DOC.

7

RELATIVITY

LECTURE NOTES

67

[1]This

document

is

dated

on

the

assumption

that

Einstein

prepared

these

notes

for

his

course

in

winter

semester

1914/1915

at

the

University

of

Berlin,

16

October 1914-15 March

1915 (see

Berlin

Verzeichnis

1914,

title

page).

[2]The

exposition

of

special

relativity

and

covariant

electrodynamics

in

these lecture

notes

shows

many

similarities with the

treatment

in

an

unpublished manuscript

on

special relativity

from

1912 to 1914 (see Vol.

4,

Doc.

1).

In

the

following,

this

manuscript

will

simply

be

re-

ferred

to

as

"Vol.

4,

Doc. 1."

These lecture

notes

also

follow rather

closely

the section

on

spe-

cial

relativity

and

covariant

electrodynamics

of the

course on

electricity

and

magnetism

that

Einstein

gave

at

the

ETH in

winter

semester

1913/1914

(see

the lecture

notes by

Eduard

Sidler

in

SzZE

Bibliothek, Hs. 1067:15,

and their

summary in Vol.

4, Appendix A;

see

also Einstein's

notes

for

part

of this

course

in Vol.

4,

Doc.

19).

[3]The

idea of

geometry

as

part

of

physical

science is also

expounded

in Vol.

4,

Doc.

1,

[pp.

21-22],

and

in

the first section of Einstein's

popular

book

on

relativity

from

1917,

Einstein

1917a

(Doc. 42).

[4]See, e.g.,

Laue

1913, §2,

or

Vol.

4,

Doc.

1, [pp.

15, 20],

for discussions of Fizeau's

ex-

periment.

[5]See, e.g.,

Lorentz

1909, §§156-164,

for Lorentz's derivation of the

dragging

coefficient.

[6]See,

e.g.,

Laue

1913,

§2,

for

a

discussion of aberration. Stellar aberration

is

also

a

topic

in

Einstein's

first

paper

on

special relativity,

Einstein 1905r

(Vol. 2,

Doc.

23).

[7]See

Vol.

4,

Doc.

1,

Section

One,

for

a more

detailed

exposition

of Lorentz's

electrody-

namics.

[8]In

the

following

calculation of the determinant

above,

second-order

quantities

are ne-

glected.

The

speed

of

propagation

of

light

in

the

running water V

is

written

as

V

=

V0

+ A,

where

A

is

a

small

quantity. Subscripts

x are

suppressed.

See

also Einstein's calculation

in Vol.

4,

Doc.

1, [p.

15].

[9]"V"

should

be

"V0."

[10]"e2"

should be

"Je."

[11]See,

e.g.,

Laue

1913,

§2,

Pauli

1921,

sec.

36,

and

Vol.

4,

Doc.

1, [p. 7],

for discussions

of the

experiments

of

Röntgen,

Eichenwald,

and Wilson. The

experiments

by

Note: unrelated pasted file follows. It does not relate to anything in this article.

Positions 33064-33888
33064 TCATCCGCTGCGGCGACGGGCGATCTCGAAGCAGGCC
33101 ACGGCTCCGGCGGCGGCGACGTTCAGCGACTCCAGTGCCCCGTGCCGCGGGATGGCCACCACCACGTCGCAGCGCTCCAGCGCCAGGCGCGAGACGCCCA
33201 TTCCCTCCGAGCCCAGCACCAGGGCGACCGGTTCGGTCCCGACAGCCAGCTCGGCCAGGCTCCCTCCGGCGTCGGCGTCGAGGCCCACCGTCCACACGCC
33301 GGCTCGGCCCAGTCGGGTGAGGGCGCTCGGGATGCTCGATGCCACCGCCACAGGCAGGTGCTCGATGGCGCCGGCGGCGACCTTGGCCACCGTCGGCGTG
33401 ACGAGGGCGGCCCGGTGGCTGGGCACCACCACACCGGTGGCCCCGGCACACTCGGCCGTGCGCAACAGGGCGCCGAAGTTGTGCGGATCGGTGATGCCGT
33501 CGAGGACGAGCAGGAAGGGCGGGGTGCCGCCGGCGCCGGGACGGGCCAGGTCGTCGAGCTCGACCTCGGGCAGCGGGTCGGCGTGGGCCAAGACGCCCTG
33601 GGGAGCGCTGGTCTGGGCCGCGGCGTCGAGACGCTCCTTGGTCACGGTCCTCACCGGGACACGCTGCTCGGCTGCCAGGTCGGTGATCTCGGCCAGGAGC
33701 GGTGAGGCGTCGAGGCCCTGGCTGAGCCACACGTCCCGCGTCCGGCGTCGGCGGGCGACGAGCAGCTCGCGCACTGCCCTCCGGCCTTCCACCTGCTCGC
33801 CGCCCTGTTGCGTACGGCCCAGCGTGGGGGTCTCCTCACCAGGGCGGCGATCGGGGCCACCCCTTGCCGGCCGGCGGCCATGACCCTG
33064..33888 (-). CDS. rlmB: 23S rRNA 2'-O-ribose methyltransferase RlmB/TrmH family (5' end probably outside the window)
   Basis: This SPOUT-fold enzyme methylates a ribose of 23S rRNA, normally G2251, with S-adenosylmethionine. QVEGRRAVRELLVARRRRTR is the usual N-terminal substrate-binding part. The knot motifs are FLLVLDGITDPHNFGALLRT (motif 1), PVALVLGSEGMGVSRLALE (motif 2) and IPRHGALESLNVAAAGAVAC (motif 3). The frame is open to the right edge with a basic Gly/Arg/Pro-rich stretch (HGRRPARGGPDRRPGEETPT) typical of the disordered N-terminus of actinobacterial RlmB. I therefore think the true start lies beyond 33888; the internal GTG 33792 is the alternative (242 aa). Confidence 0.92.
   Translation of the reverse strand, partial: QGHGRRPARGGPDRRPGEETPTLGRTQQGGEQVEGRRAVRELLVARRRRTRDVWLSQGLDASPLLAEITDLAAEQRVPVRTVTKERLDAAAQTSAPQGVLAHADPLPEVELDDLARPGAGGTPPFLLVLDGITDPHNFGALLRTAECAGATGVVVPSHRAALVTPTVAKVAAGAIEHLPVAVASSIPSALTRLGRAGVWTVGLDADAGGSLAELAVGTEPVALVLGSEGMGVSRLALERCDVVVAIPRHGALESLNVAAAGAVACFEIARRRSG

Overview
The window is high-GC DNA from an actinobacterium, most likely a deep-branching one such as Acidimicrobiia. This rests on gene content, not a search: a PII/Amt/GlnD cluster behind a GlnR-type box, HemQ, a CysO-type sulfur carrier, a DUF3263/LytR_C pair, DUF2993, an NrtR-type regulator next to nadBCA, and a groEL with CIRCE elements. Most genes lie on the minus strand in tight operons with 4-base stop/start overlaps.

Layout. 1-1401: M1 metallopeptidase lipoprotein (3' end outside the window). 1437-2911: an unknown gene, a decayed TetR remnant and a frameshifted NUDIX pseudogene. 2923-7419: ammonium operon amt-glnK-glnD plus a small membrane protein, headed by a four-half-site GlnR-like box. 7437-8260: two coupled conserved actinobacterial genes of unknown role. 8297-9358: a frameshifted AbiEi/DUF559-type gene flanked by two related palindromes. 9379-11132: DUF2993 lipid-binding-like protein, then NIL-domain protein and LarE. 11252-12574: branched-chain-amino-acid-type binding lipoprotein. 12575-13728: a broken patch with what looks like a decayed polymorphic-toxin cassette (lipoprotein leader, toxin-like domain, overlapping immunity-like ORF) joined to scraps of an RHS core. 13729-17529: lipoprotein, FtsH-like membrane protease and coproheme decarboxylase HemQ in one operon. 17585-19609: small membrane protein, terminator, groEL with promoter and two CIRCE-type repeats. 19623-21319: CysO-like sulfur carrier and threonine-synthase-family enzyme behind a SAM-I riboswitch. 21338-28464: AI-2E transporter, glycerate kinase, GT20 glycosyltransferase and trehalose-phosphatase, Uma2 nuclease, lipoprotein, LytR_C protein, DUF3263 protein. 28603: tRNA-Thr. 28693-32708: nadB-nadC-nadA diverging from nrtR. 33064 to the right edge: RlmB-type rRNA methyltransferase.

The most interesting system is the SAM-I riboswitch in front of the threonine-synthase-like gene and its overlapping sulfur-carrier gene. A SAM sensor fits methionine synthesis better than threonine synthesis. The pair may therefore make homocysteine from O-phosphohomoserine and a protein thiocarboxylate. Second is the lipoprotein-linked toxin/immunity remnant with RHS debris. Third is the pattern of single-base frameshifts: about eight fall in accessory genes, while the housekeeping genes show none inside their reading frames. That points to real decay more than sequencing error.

Röntgen

and

Eichenwald showed that

a

dielectric

moving

in

an

electric

field

produces

a

magnetic

field

due

to

the motion of induced surface

charges (see Röntgen 1888

and

Eichenwald

1903, 1904); in

Wilson's

experiment

the motion of

a

dielectric

in

a

magnetic

field

was

shown

to

induce

a po-

larization

in

the dielectric

(see

Wilson

1904).

[12]See

Lorentz

1895.

[13]Without the

Lorentz-Fitzgerald

contraction

hypothesis,

Lorentz's

theory

of

1895

could

not account

for the

negative outcome

of the

Michelson-Morley experiment

nor

of other

sec-

ond-order

experiments to

determine the motion of the earth

through

the ether.

[14]A

factor -1/2

is

missing

in

the last

term.

[15]Einstein

had

on

earlier occasions characterized the Lorentz-FitzGerald contraction

as an

ad

hoc

hypothesis

(see,

e.g.,

Einstein

1915b

[Vol. 4,

Doc.

21],

p.

707;

see

also Lorentz's de-

fense in H.

A.

Lorentz

to

Einstein,

between

1

and

23

January 1915).

[16]See Ritz

1908a,

1908b for Walter Ritz's emission

theory

of

light.

Einstein

discusses

its

consequences

in Vol.

4,

Doc.

1, [pp.

21

and

20a].

[17]The

Dutch

astronomer

Willem

de

Sitter had shown that

an

emission

theory

of

light

was

incompatible

with observational data

on

the

motion of double

stars.

See De

Sitter

1913a,

1913b;

see

also Einstein's discussion

in Vol.

4,

Doc.

1, [p.

20a],

and

his

praise

of

De

Sitter's

work

in

Einstein

to

Paul

Ehrenfest, 28

May

1913

(Vol. 5,

Doc.

441).

[18]Possibly a

reference

to

work

by

Edouard

Guillaume,

in

which

it

was

shown that

a

speed

of

light exclusively

dependent on

the

speed

of

the

source

could

give

rise

to

local accumulations

of

energy uncompensated

by any

work.

In

a

comment

on

Guillaume's

presentation

of this

re-

sult

at

a

meeting

of

the

Societe suisse

de

physique

in

Basel

(see

Guillaume

1914),

Einstein had

pointed out

that

through

the

same

mechanism

one

could

give

a

body

a

higher temperature

than

its

surroundings,

without

any

compensation

elsewhere.